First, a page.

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scarveles
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My daughter goes to school at USF in Tampa and she did an internship and lived at home. She has received a 1099misc can she claim deductions

Can you she claim deductions even though she lived at home?  She paid for her own food and used her own car (registered in my name)
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My daughter goes to school at USF in Tampa and she did an internship and lived at home. She has received a 1099misc can she claim deductions

She needs to report income in her own name on her own tax return.  This may or may not disqualify her from being your dependent.  If she is under 24 and lived at home, she is still your dependent unless she provided more than half her own total support.  Since support includes the rental value of her living space at your house, a share of utilities, food, transportation, tuition, etc., it is rare that college students living at home are disqualified from being dependents.  If she is a dependent, she still files a tax return, just be sure to check the box for "I can be claimed a dependent of someone else."  

In most cases she can't deduct business expenses against the 1099-MISC because an internship is considered part of her education, and as a student, she is not subject to self-employment tax and will not have a schedule C or schedule SE.  And that in turn means this is not "earned" income, it is unearned income. 

The internship should be posted in box 3 of the 1099-MISC, and when running the 1099-MISC interview, there is a box to check for "this was a scholarship or fellowship."  There are a series of questions designed to test whether this ia earned income that she should answer no (no intent to earn a profit, not similar to other paid work, not planning to do the same work in the future, etc.)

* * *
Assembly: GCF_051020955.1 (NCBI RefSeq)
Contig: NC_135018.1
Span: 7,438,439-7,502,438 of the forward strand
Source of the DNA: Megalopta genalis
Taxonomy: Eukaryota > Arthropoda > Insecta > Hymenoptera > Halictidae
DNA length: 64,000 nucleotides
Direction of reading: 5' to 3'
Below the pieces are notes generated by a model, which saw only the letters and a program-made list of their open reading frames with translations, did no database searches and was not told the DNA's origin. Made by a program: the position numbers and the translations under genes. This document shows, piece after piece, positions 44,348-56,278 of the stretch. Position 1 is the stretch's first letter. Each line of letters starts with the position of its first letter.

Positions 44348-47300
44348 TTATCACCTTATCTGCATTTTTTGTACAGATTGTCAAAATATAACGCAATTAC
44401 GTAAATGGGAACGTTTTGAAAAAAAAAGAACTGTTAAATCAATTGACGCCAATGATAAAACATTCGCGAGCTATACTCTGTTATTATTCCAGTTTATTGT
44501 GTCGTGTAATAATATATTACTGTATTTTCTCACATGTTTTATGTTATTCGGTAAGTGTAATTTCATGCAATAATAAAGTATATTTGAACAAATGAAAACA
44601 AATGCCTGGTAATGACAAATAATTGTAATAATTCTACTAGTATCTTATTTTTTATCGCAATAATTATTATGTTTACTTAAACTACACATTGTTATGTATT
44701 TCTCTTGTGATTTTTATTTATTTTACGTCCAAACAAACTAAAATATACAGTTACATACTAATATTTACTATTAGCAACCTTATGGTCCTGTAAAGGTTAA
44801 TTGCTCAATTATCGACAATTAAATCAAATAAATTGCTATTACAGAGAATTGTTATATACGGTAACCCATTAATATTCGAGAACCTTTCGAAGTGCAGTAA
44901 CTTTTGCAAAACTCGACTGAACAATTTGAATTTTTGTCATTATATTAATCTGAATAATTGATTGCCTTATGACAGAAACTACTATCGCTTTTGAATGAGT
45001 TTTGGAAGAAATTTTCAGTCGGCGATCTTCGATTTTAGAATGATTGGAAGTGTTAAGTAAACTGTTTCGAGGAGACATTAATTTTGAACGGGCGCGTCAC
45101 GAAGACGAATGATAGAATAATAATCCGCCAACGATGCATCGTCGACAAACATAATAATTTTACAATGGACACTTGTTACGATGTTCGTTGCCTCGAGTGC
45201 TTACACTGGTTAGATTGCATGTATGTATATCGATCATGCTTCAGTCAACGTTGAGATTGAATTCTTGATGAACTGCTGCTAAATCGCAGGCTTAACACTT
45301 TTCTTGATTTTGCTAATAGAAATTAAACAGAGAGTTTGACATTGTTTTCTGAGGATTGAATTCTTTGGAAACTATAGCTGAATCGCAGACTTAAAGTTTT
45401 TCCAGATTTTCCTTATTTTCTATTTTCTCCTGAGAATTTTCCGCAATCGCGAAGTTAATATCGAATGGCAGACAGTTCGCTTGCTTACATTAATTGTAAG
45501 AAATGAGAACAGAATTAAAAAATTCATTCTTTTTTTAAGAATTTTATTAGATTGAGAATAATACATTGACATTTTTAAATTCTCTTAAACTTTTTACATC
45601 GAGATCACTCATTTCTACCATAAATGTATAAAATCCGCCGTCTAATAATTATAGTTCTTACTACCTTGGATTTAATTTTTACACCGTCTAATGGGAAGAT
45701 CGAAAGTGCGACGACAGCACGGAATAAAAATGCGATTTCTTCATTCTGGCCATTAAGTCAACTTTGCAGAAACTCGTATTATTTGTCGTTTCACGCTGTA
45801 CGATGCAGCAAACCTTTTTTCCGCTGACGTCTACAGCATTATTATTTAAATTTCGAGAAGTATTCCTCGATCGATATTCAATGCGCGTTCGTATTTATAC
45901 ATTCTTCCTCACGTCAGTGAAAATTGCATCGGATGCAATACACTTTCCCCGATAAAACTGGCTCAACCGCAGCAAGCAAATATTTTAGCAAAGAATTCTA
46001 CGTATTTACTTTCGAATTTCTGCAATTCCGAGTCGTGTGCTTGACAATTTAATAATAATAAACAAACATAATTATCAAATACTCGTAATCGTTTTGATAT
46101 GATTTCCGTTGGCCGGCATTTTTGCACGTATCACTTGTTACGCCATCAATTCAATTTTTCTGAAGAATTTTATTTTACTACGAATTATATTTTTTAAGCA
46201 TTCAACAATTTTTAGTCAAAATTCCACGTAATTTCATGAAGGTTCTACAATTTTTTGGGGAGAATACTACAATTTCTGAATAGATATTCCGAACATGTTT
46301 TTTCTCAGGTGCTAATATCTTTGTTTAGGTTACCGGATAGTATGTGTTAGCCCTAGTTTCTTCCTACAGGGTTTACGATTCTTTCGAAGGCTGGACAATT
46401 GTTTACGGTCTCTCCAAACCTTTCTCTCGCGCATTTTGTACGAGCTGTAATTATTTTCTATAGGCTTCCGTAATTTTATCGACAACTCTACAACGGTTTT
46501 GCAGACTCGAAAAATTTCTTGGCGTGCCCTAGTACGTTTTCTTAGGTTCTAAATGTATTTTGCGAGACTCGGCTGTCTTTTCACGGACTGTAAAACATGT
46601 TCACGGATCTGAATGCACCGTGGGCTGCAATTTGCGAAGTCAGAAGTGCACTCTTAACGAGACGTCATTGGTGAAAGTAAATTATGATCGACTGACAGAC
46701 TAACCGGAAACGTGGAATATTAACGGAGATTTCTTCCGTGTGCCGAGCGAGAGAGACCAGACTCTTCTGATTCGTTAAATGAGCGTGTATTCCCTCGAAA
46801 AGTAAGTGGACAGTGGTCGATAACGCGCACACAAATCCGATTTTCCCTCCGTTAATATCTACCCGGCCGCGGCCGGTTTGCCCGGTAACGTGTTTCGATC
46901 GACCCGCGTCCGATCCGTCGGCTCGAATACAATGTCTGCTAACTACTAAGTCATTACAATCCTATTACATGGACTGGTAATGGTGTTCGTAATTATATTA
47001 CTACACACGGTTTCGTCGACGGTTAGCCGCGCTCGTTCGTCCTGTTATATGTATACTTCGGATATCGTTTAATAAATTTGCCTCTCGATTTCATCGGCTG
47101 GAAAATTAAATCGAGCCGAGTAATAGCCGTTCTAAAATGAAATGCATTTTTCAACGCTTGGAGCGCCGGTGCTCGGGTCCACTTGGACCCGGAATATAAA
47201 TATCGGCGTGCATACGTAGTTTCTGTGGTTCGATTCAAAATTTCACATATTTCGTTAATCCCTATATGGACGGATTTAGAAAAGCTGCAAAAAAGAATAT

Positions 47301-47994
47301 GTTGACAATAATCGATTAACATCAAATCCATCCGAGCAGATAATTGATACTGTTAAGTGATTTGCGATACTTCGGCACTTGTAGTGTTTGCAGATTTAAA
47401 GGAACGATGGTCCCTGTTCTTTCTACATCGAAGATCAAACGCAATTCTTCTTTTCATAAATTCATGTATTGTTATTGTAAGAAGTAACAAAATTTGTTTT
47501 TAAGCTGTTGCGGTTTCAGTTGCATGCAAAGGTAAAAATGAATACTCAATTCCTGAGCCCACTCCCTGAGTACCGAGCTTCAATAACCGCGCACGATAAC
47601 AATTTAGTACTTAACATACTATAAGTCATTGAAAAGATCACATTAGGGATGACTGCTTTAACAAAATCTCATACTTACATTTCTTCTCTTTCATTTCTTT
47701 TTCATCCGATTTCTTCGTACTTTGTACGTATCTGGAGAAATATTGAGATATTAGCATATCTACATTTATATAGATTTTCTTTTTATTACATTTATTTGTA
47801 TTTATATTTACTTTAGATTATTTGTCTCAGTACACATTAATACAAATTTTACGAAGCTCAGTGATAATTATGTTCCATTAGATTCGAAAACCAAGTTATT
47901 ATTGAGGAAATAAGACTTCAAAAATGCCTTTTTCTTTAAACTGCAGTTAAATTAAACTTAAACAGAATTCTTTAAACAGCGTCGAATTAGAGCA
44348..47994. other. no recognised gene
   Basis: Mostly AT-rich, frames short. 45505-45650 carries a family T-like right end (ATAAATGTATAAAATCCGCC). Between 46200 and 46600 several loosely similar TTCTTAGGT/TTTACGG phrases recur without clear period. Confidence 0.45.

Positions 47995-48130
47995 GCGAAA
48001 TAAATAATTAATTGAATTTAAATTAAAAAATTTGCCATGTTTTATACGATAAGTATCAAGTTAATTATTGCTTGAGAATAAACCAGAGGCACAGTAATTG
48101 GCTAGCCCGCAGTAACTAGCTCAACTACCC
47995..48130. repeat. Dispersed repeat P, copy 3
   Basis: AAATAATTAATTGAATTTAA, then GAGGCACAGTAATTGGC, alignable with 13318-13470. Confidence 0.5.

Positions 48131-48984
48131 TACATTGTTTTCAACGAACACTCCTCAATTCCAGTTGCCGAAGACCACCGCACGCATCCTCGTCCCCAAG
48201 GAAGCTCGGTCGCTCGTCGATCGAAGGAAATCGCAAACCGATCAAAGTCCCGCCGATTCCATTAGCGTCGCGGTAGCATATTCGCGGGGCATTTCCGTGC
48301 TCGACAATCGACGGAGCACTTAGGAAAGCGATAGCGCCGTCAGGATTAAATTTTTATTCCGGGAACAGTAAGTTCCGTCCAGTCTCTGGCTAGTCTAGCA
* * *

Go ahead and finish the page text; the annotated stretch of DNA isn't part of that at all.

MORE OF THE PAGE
Expenses against unearned income are miscellaneous other expenses subject to the 2% and itemizing rules so even if she lists them, she probably won't get a deduction that is better than the standard deduction.

In some cases, the school might not consider the internship part of education; it might be recognized as job with earned income, and in that case the employer should probably pay her on a  W-2, not a 1099-MISC.  And if on a 1099-MISC in box 7, she could have a schedule C and pay self-employment taxes and deduct her expenses.  Of course, commuting and eating are not deductible expenses for anyone no matter what kind of job they have.

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My daughter goes to school at USF in Tampa and she did an internship and lived at home. She has received a 1099misc can she claim deductions

She needs to report income in her own name on her own tax return.  This may or may not disqualify her from being your dependent.  If she is under 24 and lived at home, she is still your dependent unless she provided more than half her own total support.  Since support includes the rental value of her living space at your house, a share of utilities, food, transportation, tuition, etc., it is rare that college students living at home are disqualified from being dependents.  If she is a dependent, she still files a tax return, just be sure to check the box for "I can be claimed a dependent of someone else."  

In most cases she can't deduct business expenses against the 1099-MISC because an internship is considered part of her education, and as a student, she is not subject to self-employment tax and will not have a schedule C or schedule SE.  And that in turn means this is not "earned" income, it is unearned income. 

The internship should be posted in box 3 of the 1099-MISC, and when running the 1099-MISC interview, there is a box to check for "this was a scholarship or fellowship."  There are a series of questions designed to test whether this ia earned income that she should answer no (no intent to earn a profit, not similar to other paid work, not planning to do the same work in the future, etc.)

Expenses against unearned income are miscellaneous other expenses subject to the 2% and itemizing rules so even if she lists them, she probably won't get a deduction that is better than the standard deduction.

In some cases, the school might not consider the internship part of education; it might be recognized as job with earned income, and in that case the employer should probably pay her on a  W-2, not a 1099-MISC.  And if on a 1099-MISC in box 7, she could have a schedule C and pay self-employment taxes and deduct her expenses.  Of course, commuting and eating are not deductible expenses for anyone no matter what kind of job they have.

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